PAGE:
Allen Joines is already Winston-Salem's longest-serving mayor, and as he heads into the final turn of his fifth term, only Republican Kris McCann stands in the way of his getting a sixth.
McCann's got an uphill climb: Not only do the city's demographics favor Democrat Joines, but Joines has a campaign war chest that dwarfs that of his opponent.
At age 73, Joines is not about to declare that he is going for his last term.
"You never want to start a term saying it is your last," Joines said. "I feel comfortable, the citizens know me, and know that I am sincere and try to be a mayor for all the folks. We will just continue to present our case and hope that the citizens will find that appealing."
McCann says if he is elected mayor, he will take a practical approach that looks to solve problems and not drag out debate.
"The council makes a problem that should be solved in a month or two drag out over six months," McCann said. "I think the tactics of our council are that if we drag it out long enough, they will go away and we won't have to deal with them."
Joines' most recent campaign report, filed Oct. 20, showed that in the current election cycle Joines had raised about $118,000 and spent almost $97,000 on his re-election effort.
By contrast, McCann spent only $21.29 through July 4. A more recent report was not available from his campaign. Worth noting is that Joines did face a spring primary in which he faced his strongest-ever challenge since becoming mayor in 2001. Democratic primary challenger JoAnne Allen scored 31% of the vote on March 3.
During the campaign, McCann charged that Joines improperly spent $200 from city funds to pay for an advertisement in the program for a meeting of the Democratic Women of North Carolina held here in 2017. The money came from the mayor's salary, which he declines and is put aside by the city for charitable contributions and the like that the mayor wants to support.
McCann complained that he could not get prosecutors interested in taking the case. Joines argued that the contribution paid for a "welcome" letter of the type he's done for other convention groups.
Joines, who was a deputy city manager in Winston-Salem before running for mayor, is also president of the Winston-Salem Alliance, a nonprofit group formed to promote business development in the city.
The Alliance has a board of directors that reads like a who's who of Winston-Salem's business elite. Though he's been often accused of manipulating city affairs to benefit the members of the Alliance, Joines has long rejected those charges.
On the other hand, Joines has never shied away from enlisting those same business leaders to support city initiatives. As he tries for a new term, Joines said he will be focusing on job growth, affordable housing and reducing poverty.
"Obviously we have a short-term priority to get through the COVID-19 situation and manage the health and safety of the community," Joines said. "As we start to reopen, I want to get our job-creation numbers going again."
Joines said that the city had the best record for job creation in the Southeast by a measure taken in the 2017-19 period, and he wants to bring that growth rate back.
McCann said he would focus on trying to bring back manufacturing jobs to Winston-Salem.
"The things the city should look after are the streets and infrastructure and the things that will bring business here," McCann said. "The jobs we get are mostly white-collar jobs. Manufacturing jobs used to be the base. I realize that Joines has a lot of rich friends that he deals with. My goal is to look after the citizens of the community and not my rich friends. Recruiting manufacturing jobs would be very high on the list, but let's do the things that would attract those type of people."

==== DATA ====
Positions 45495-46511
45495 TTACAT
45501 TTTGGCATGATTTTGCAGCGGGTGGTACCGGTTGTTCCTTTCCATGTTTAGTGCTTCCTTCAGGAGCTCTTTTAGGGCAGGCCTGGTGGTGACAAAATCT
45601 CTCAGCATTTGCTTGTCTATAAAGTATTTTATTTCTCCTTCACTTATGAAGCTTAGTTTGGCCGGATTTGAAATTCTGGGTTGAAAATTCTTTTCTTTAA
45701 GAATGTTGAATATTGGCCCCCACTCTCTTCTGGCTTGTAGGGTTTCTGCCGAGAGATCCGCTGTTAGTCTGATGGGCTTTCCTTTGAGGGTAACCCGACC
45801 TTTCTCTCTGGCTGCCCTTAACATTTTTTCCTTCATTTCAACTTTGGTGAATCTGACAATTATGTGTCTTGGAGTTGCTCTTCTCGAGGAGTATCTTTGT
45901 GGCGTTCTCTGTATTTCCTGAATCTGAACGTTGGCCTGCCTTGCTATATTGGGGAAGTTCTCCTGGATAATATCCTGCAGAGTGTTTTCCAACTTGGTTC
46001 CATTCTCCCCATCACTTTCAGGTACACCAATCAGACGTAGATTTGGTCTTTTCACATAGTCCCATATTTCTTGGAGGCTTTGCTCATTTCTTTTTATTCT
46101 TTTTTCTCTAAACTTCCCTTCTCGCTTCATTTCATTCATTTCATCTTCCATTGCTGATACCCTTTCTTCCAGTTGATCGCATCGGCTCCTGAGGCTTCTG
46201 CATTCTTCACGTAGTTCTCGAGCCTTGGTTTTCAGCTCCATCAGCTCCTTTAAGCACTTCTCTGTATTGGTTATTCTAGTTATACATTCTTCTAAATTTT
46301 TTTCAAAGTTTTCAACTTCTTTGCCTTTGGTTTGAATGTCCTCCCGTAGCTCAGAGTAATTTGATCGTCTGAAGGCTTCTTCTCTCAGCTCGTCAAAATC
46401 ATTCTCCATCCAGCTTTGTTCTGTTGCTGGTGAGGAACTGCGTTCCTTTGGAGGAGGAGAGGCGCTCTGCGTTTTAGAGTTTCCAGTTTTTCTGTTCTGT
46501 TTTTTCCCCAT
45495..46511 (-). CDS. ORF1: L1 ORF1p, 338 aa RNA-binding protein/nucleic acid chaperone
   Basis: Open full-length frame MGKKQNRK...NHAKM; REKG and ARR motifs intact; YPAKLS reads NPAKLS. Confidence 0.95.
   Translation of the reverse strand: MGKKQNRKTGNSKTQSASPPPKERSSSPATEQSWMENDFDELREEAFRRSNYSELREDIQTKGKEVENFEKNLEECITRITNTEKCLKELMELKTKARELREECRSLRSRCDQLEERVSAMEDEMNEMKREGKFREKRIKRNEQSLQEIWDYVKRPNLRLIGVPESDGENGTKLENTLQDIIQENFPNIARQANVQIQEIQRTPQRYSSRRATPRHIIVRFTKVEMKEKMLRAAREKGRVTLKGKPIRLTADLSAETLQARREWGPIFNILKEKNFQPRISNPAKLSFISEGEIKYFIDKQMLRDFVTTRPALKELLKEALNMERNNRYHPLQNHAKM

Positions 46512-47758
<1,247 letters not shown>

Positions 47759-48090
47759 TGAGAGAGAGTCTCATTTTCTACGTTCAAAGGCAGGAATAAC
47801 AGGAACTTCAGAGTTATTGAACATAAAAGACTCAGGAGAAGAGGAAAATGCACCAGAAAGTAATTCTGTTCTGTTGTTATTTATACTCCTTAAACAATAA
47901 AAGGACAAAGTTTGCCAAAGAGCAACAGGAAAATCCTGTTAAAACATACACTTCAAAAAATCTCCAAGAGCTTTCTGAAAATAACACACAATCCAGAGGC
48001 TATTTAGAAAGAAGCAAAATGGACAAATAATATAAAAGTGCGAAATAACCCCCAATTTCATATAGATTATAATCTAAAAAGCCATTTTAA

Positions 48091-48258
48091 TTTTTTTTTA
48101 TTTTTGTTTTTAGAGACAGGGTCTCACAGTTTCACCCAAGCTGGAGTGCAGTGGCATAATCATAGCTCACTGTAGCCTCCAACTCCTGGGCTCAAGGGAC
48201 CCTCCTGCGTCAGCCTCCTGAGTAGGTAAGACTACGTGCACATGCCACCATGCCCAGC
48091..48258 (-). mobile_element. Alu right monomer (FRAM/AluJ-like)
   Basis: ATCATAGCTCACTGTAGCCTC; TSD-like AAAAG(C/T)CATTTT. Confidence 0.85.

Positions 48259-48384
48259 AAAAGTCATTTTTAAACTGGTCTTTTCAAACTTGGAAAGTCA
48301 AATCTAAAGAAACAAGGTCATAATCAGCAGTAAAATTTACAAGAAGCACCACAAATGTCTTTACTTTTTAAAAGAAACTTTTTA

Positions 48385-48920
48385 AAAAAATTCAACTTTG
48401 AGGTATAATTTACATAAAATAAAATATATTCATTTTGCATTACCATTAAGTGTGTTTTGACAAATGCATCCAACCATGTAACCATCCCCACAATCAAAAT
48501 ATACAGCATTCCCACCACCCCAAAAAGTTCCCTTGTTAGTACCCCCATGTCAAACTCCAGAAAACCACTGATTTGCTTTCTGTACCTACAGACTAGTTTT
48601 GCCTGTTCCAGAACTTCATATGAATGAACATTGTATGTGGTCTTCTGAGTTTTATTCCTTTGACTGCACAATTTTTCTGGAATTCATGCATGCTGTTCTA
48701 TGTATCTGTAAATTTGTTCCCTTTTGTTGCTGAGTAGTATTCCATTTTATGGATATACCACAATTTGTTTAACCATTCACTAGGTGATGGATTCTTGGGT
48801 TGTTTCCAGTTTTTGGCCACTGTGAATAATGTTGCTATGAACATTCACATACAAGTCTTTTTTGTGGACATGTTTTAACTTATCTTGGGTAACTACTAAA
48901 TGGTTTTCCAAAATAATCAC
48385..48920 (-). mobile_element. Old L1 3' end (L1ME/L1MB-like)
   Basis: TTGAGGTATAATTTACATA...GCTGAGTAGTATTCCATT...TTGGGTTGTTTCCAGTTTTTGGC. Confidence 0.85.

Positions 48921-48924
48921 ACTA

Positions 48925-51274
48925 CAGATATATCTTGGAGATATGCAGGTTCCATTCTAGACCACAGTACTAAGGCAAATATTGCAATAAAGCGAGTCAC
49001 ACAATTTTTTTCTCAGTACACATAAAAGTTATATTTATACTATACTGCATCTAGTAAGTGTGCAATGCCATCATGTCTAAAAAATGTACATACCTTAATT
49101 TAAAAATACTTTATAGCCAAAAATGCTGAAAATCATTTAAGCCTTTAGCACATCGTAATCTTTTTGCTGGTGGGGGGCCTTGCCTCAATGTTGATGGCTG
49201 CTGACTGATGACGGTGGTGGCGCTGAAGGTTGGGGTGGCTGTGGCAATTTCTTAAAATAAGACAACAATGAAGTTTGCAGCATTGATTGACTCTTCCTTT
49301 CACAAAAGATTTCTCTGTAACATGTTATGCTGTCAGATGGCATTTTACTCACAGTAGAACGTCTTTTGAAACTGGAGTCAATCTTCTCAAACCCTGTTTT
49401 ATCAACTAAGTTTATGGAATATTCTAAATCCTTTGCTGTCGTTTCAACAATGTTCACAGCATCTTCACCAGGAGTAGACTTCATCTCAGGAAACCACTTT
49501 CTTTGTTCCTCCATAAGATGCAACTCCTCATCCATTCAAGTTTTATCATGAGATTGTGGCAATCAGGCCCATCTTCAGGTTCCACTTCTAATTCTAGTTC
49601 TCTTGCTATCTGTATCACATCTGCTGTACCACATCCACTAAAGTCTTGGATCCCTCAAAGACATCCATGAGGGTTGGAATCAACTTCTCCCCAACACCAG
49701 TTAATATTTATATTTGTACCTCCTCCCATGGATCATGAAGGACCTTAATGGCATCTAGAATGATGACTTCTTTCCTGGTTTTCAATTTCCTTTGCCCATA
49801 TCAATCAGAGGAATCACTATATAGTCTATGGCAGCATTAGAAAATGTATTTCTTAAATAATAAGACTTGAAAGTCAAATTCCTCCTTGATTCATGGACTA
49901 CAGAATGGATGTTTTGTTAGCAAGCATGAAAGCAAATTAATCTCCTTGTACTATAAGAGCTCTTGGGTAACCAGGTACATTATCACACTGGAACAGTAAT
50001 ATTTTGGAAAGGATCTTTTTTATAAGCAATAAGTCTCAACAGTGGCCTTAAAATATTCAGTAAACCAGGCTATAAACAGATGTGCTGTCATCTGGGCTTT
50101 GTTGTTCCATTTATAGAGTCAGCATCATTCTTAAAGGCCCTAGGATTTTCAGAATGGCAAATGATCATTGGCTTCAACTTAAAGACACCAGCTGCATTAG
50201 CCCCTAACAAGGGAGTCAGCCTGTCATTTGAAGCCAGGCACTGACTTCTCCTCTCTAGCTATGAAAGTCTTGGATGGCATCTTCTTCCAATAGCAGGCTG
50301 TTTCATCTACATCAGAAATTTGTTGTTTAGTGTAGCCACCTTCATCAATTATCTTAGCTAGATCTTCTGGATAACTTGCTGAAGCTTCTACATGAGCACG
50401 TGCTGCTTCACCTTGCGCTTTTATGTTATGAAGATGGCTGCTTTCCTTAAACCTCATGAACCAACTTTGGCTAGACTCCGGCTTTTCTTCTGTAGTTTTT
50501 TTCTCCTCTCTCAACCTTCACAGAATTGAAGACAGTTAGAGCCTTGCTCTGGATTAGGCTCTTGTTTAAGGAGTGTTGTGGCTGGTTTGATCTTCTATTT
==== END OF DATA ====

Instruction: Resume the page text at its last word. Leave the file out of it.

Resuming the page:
Whether it comes to street paving or brush collection, McCann says the city has failed to do the job it once did.
When protests broke out in Winston-Salem and elsewhere following the death of George Floyd, McCann found himself in hot water over Facebook posts that some labeled racist. Although McCann denies that charge, he faults the city for not cracking down on protesters when they blocked Interstate 40.
During Joines' current term, the city lost what the mayor calls some "bragging rights" when BB&T and SunTrust banks announced a merger and head office relocation to Charlotte, followed by another move to Charlotte with the combination of Wake Forest Baptist Medical Center and Atrium Health.
"We hated to lose BB&T, but in the long run we will have more jobs," Joines said. "The Wake Forest-Atrium merger is going to be majorly beneficial to the city in terms of new jobs. We have to make sure we create an environment that encourages corporate growth here."
Joines believes the city has done just that, and said the city's profile includes low tax and utility costs, along with other factors that can make the city attractive to businesses.
"The future is tied to the innovation and entrepreneurial system," Joines said. "There are a number of areas we can be competitive in."
McCann said politicians want to talk about problems rather than solve them.
"We talk about systemic racism in our city," McCann said. "Joines has been mayor for 19 years: Why do we still have the same problem? That is where you have to sit down, put people together, figure out what is wrong and how to address it. The first step ever to fix the problem is to identify the problem."
McCann said that while many Black residents of the city have made progress, there are too many people who are poor.
"We have people of all colors that don't do as well as I would like to see them do," he said. "I would like to see them having a good and decent life."
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